Look Both Ways Literature Guide

Grade Level: 
4, 5, 6, 7, 8, 9, 10, 11, 12
Keywords: 
Celebrating Differences
Community
Interdependence
Neighborhood
by Jason Reynolds - - A guide for young people, parents, teachers, and group leaders to accompany the reading of this young adult book. The guide below provides before, during, and after-reading discussion questions to get to know the authentic personalities and motivations of kids from one school in the short time between leaving school and getting home one afternoon.

This is a story that takes place in one day from ten different perspectives. In the ten blocks around the school as it lets out one day, we meet kids and learn who are they when there are no adults listening in. The book shows we are all connected, and through even the smallest interactions we are all in community together. We see glimpses of the others in each story, illustrating how our actions impact others. We see that small things, and our small actions matter. 

Before Reading

Ask: How do you get home from school? What have you noticed about other kids as school gets out before they head home?

Show: Look at the details on the cover of the ten stories that intersect in this book "in ten blocks." What are the two meanings of blocks?  

Connect: Think about who you are when you are being authentically yourself. Where and when (and doing what) can you be yourself? In this story, we learn about who these kids really are between school and home.

During Reading

Ask: In the story "Skitter Hitter" about Pia's skateboard, how did Stevie feel about his part in bullying her? Why did he join the boys, and how did he try to make it up to Pia?

Show: After reading "The Low Cuts Strike Again," look at the last five paragraphs of the story. Why did they go through the elaborate stealing and selling? What does the end tell you about the low cuts? 

Connect: Think about the role of video games in the story "Call of Duty." What does playing video games do for kids? How does it make them lonely and how does it bring them together?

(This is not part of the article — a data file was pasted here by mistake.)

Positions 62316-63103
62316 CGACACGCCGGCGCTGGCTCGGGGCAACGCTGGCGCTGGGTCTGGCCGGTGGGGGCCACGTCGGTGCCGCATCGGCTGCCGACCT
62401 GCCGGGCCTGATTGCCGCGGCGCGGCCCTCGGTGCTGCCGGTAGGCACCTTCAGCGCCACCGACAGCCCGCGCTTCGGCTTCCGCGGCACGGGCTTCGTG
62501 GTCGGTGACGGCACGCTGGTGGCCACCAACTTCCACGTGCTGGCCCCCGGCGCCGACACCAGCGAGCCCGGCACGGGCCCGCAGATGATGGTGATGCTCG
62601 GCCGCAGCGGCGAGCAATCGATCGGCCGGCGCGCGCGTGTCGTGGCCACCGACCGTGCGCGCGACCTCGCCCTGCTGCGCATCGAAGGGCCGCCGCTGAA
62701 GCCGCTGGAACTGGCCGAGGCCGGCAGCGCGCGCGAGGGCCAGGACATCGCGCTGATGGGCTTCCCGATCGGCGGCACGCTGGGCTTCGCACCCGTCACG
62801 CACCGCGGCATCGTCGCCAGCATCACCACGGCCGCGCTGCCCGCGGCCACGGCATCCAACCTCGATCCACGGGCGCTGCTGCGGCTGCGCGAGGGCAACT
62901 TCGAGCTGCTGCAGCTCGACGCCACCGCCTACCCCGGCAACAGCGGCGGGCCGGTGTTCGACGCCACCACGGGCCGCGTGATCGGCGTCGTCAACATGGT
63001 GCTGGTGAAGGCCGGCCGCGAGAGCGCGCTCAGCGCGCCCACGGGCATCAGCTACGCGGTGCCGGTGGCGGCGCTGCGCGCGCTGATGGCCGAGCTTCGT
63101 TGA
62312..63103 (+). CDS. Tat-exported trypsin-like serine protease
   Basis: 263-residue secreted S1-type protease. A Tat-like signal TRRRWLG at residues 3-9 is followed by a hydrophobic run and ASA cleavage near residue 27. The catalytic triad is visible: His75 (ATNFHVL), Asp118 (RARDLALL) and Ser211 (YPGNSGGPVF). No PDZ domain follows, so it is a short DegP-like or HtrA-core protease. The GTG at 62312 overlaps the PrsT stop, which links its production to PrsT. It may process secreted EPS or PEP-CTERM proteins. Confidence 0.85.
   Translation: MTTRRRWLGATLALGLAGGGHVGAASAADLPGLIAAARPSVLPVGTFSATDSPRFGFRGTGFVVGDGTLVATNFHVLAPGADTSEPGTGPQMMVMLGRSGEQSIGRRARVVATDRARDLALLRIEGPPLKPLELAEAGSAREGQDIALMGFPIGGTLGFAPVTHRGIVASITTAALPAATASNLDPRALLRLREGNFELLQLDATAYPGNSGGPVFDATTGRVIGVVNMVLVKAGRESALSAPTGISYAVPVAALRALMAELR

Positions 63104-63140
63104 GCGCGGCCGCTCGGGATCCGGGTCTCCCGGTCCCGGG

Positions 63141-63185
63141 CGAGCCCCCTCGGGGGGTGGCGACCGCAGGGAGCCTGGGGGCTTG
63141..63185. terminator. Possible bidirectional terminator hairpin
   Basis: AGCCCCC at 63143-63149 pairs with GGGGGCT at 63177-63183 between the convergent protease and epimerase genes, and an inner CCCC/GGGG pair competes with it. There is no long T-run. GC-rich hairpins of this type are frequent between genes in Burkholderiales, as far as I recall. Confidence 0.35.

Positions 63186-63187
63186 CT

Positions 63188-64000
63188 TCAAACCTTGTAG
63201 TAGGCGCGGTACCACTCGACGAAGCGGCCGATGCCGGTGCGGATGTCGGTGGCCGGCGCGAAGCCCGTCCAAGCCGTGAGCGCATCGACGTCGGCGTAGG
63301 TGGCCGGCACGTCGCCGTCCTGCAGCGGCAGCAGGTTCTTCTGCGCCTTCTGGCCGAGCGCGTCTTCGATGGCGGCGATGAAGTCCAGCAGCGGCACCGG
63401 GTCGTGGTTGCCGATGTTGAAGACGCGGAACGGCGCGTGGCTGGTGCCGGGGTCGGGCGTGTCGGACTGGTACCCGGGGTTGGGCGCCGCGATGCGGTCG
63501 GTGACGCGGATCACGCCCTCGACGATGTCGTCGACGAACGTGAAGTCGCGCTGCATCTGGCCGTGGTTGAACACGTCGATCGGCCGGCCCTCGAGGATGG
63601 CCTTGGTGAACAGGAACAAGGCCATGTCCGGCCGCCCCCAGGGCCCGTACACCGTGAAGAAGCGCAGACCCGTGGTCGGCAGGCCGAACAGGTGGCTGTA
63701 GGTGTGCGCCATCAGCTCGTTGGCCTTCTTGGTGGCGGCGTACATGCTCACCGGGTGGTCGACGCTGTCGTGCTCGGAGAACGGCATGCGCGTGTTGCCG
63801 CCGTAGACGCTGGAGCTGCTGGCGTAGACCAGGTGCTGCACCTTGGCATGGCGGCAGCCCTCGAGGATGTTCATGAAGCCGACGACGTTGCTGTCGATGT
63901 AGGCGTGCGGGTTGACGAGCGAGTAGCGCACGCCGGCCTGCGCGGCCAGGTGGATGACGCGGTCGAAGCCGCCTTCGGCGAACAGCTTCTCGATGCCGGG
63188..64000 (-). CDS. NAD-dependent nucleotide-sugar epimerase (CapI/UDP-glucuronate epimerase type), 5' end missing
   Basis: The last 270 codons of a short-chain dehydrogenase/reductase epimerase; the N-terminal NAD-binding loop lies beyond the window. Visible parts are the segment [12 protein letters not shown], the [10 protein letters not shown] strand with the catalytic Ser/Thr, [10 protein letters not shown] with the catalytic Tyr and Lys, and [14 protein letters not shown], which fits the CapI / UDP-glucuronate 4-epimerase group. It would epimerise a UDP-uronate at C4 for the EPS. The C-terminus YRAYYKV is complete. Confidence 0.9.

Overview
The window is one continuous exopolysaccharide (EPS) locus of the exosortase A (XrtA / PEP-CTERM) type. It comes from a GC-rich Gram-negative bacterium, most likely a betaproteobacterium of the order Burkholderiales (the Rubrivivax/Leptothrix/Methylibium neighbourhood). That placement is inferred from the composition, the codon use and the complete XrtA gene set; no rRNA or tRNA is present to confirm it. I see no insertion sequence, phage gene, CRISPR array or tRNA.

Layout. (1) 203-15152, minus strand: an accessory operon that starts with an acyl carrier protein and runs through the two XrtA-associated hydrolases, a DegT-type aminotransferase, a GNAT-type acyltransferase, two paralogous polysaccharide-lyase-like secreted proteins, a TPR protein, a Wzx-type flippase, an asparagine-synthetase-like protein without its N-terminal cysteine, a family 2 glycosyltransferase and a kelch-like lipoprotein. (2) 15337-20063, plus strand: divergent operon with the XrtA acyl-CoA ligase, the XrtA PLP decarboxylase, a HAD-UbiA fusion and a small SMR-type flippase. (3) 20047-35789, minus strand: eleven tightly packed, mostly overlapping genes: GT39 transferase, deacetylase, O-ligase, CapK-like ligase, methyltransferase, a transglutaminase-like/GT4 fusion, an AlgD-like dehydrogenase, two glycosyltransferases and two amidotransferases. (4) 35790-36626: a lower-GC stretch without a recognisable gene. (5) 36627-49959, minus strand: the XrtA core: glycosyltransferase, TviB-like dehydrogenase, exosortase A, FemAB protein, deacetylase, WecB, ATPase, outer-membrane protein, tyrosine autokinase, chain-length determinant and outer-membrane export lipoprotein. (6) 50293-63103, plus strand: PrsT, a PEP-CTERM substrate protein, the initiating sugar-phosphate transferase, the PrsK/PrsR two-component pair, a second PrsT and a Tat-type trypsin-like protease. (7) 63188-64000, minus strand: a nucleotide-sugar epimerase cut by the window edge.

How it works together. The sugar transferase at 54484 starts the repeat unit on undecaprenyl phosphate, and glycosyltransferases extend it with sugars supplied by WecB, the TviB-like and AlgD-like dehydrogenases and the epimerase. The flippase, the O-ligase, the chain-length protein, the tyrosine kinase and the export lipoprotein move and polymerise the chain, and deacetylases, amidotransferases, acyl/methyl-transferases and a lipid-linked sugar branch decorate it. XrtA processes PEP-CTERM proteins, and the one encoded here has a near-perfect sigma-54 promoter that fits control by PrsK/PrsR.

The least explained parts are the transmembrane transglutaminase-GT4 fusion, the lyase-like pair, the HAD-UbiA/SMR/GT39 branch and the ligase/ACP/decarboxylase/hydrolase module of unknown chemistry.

After Reading

Ask: Which one is your favorite story and why? Which is  your favorite character (or duo/group) and why?

Show: Show the epigraph after the final story. What does it mean? 

"A foot leaves, a foot lands, and our longing gives it momentum from rest to rest." - Garnette Cadogan

Connect: Where do you see yourself represented in these stories and characters? We keep hearing about the school bus falling out of the sky. Talk about the different examples and what it means to you.

Activities

  1. Jason Reynolds is a poet. Poetry is a format that allows us to play with language and try new things, in short lengths with some of the rules relaxed. Try writing a poem about your walk or ride home from school. Include the feelings, observations, and reflections.
  2. Write about who you authenitically are. You don't have to share it. Tell one descriptive slice of your life that is free from the expectations of others - who are you when you are being yourself?
  3. If you want to do something difficult or brave, you are already part-way there. Author Jason Reynolds says to put one foot in front of the other without thinking about whether it is easy or hard. "If you want to do something, just give it a solid swing." Make a list of a few things you'd like to do. Pick one and take a swing at it. 
  4. Use art materials to represent a feeling or moment from the story that shows people in community together.
  5. Write a paragraph about what community means to you and include a description of what your role is in making a community work.